During those gaps in time of communicating with others, wraparound facilitators could also be calling Aspire crisis to make them aware of a volatile client, and sharing that the family may be calling for support and crisis soon.
The wraparound facilitator is asked to complete plans of care, intervention plans, and crisis plans in the TOBI system required for CMHW cases. These plans are strengths-based, needs-driven, and something the family should be able to follow. These plans are reviewed by the state to ensure that they are true to the wraparound philosophy and standards. Within MIX, we are entering our case management notes, completing CANS assessments, updating treatment plans and completing our child and family team meeting minutes.
During our day we can have several different types of meetings, including case conferences at school, child and family team meetings, crisis response, and staffing meetings with our supervisor. Each day is full of things to do and lots of communication with families, providers, schools, and others.
What in your educational background and work experience prepared you for your current position?
My previous works with First Steps prepared me to multi-task, and to interact with families that were struggling with mental health needs. While in college, my volunteer experiences for classes were in the community mental health centers.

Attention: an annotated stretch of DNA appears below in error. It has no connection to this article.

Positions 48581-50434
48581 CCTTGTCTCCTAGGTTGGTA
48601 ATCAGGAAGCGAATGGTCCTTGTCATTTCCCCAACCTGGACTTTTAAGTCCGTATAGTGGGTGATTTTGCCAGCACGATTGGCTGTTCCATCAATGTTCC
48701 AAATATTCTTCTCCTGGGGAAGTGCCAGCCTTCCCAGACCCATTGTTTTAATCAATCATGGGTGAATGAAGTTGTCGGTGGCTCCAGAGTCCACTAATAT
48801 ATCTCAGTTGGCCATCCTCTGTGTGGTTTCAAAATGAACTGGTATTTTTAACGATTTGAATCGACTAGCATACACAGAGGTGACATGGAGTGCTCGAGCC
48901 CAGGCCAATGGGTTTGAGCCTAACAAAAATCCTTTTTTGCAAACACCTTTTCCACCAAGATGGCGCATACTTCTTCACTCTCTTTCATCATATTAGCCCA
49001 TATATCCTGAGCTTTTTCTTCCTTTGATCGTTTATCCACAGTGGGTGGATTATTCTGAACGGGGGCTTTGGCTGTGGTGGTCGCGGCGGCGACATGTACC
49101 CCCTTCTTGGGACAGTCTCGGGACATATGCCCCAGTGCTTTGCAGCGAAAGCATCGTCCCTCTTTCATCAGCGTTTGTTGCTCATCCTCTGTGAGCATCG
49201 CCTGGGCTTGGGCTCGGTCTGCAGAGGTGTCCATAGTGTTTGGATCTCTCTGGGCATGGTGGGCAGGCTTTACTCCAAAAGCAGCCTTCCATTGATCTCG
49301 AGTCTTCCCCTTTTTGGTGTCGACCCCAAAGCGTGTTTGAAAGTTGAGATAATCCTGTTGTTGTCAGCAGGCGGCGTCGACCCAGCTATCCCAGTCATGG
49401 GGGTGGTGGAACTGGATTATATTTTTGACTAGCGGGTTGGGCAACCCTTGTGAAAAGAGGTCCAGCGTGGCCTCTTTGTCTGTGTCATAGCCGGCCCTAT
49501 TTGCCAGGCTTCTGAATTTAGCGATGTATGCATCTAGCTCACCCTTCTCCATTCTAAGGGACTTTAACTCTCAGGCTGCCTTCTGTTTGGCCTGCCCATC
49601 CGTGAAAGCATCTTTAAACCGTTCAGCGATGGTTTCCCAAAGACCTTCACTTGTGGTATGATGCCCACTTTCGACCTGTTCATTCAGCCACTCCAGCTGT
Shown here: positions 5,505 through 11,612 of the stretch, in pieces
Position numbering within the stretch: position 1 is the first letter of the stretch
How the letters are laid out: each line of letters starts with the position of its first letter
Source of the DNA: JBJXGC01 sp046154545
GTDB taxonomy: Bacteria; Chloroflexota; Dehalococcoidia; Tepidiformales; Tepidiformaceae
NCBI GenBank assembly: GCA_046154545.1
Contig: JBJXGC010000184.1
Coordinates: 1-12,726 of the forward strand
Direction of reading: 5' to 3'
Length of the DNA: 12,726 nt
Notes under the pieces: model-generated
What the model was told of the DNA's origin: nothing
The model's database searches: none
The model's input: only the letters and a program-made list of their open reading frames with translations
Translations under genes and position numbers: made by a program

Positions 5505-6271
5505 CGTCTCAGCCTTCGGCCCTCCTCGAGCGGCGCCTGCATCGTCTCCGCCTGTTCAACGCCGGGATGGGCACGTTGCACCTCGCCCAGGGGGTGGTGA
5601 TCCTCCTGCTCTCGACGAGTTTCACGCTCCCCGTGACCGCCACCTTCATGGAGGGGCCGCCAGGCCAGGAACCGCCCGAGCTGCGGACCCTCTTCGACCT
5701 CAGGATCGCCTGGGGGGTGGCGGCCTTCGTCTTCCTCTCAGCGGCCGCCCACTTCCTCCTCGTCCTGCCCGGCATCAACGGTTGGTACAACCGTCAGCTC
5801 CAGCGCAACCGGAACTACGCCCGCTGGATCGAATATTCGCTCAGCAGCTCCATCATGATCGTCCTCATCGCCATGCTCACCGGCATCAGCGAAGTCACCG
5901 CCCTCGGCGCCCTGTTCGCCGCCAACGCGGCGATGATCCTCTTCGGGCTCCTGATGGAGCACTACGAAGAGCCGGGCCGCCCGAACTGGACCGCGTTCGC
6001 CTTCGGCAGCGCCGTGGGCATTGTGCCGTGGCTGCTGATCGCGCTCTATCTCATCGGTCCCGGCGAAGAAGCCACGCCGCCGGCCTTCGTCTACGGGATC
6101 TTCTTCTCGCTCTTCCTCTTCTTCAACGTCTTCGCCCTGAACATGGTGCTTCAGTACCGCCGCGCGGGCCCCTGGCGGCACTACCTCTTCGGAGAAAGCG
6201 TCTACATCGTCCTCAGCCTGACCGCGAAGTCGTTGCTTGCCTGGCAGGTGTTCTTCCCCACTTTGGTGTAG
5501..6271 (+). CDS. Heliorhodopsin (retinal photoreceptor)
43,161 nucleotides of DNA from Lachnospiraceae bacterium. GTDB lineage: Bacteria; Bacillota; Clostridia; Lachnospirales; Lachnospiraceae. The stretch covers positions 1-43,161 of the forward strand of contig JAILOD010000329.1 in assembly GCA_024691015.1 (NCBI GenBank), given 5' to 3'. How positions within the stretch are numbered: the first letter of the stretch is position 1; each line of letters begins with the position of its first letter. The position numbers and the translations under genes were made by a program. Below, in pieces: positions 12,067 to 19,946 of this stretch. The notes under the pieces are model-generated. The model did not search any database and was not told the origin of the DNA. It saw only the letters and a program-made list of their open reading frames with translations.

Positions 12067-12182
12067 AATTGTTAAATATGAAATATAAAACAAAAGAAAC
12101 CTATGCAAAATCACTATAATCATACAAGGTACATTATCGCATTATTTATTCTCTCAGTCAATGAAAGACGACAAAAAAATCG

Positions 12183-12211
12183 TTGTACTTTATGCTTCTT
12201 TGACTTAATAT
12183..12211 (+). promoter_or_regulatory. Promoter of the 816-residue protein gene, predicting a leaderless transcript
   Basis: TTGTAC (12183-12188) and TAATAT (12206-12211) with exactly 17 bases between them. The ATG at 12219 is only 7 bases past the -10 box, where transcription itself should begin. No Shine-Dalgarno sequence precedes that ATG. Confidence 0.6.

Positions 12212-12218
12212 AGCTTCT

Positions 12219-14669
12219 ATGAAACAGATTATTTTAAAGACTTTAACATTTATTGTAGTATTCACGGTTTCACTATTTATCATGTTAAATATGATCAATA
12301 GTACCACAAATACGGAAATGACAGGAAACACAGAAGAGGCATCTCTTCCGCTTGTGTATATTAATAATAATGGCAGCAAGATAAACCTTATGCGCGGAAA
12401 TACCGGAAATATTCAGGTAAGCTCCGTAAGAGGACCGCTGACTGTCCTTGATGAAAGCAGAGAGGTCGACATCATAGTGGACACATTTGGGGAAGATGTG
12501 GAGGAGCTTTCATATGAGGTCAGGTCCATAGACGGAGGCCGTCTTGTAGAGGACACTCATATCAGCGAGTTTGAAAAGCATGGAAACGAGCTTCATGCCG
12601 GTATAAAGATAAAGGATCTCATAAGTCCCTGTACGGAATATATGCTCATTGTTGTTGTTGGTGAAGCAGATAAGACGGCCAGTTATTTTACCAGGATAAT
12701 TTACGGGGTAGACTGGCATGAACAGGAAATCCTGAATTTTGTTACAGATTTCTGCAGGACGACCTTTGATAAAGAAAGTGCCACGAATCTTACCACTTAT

If you weren’t working in this field, what would you be doing?
Good question… my family has always shared that would be a great hair dresser. I have found that you typically share lots of information with your hair dresser, so it would similar to what I do now (gathering lots of information and listening) but in a different way. J
What is it that drew you to the field of mental health?
Throughout my childhood, both my parents worked significantly in mental health and community mental health. At a young age, I remember my parents driving by the cluster apartments and talking under their breath about someone they saw standing outside the apartments they might have known. At the time, I did not think anything of it but as I grew older it became clearer how they knew the people standing outside the apartment. Similar experiences occurred when we were walking around the mall and people coming up to my parents and saying hello or sharing information. As those individuals walked away, I would ask, “Who was that?” My parents responses were always, “We know they from living in Kokomo,” and that is all that was said. Seeing my parent’s help others probably guided me to look at mental health more closely.
What impact do you feel your work has had on Aspire and its clients?
My work is reflective of who I am as a person. I want to help others get to a better place and see them doing it. Because this program is strengths-based, I get to see the impact that just saying something encouraging can do for a child or parent. I give 100% in my work, and I believe my families and Aspire see this by getting very detailed and specific information in an efficient manner. My mantra is: “ Follow through with what you are going to do and be transparent.”
What things do you do to help you cope with the demands of your job?
To cope with the often sad, traumatic, and horrible experiences families and clients have to share with me daily is to turn off work when I clock out and leave that at the door when I get home. I turn to my husband and 2 young kids and what their days are like.
Alyssa Pearson is a System of Care Coordinator at Aspire Indiana. The beliefs and opinions expressed in this blog are solely those of Ms. Pearson. You can learn more about Aspire Indiana at https://www.facebook.com/AspireIndiana.